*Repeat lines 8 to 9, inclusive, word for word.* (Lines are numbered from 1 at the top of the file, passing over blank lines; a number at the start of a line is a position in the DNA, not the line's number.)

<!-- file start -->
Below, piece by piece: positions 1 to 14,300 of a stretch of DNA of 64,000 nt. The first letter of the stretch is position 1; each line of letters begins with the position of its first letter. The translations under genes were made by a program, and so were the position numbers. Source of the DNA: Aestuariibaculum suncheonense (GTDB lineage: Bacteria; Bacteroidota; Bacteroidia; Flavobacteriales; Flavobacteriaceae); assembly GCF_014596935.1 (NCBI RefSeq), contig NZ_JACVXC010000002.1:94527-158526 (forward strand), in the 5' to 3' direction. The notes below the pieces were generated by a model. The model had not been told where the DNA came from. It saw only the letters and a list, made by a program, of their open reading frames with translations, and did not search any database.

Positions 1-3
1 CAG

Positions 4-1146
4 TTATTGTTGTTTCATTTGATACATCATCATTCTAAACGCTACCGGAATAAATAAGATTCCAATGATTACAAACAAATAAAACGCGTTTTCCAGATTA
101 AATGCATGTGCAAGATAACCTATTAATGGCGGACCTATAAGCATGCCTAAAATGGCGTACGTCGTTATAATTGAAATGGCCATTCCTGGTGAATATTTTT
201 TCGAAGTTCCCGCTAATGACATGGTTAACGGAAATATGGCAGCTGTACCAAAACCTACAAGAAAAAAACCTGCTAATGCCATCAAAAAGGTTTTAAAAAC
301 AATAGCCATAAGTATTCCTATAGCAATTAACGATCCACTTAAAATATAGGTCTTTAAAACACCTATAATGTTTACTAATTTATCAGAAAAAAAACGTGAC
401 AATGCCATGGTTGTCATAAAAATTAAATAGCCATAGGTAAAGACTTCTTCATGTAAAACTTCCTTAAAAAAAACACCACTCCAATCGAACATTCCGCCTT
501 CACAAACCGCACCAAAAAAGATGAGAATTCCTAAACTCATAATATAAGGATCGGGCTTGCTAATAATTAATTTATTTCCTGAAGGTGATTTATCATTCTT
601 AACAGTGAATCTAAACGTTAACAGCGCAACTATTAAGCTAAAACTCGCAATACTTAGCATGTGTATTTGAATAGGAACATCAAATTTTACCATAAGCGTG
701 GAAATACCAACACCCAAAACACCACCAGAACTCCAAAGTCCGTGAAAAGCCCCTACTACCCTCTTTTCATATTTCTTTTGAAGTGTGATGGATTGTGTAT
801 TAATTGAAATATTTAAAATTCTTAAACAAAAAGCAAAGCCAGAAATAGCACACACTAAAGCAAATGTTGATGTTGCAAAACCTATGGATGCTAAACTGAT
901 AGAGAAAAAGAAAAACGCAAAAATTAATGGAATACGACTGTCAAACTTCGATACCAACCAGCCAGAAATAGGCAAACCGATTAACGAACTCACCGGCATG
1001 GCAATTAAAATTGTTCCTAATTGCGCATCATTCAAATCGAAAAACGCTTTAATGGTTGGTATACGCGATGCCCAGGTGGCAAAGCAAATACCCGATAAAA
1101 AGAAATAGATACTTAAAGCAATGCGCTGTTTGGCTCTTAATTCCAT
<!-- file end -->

301 AATAGCCATAAGTATTCCTATAGCAATTAACGATCCACTTAAAATATAGGTCTTTAAAACACCTATAATGTTTACTAATTTATCAGAAAAAAAACGTGAC
401 AATGCCATGGTTGTCATAAAAATTAAATAGCCATAGGTAAAGACTTCTTCATGTAAAACTTCCTTAAAAAAAACACCACTCCAATCGAACATTCCGCCTT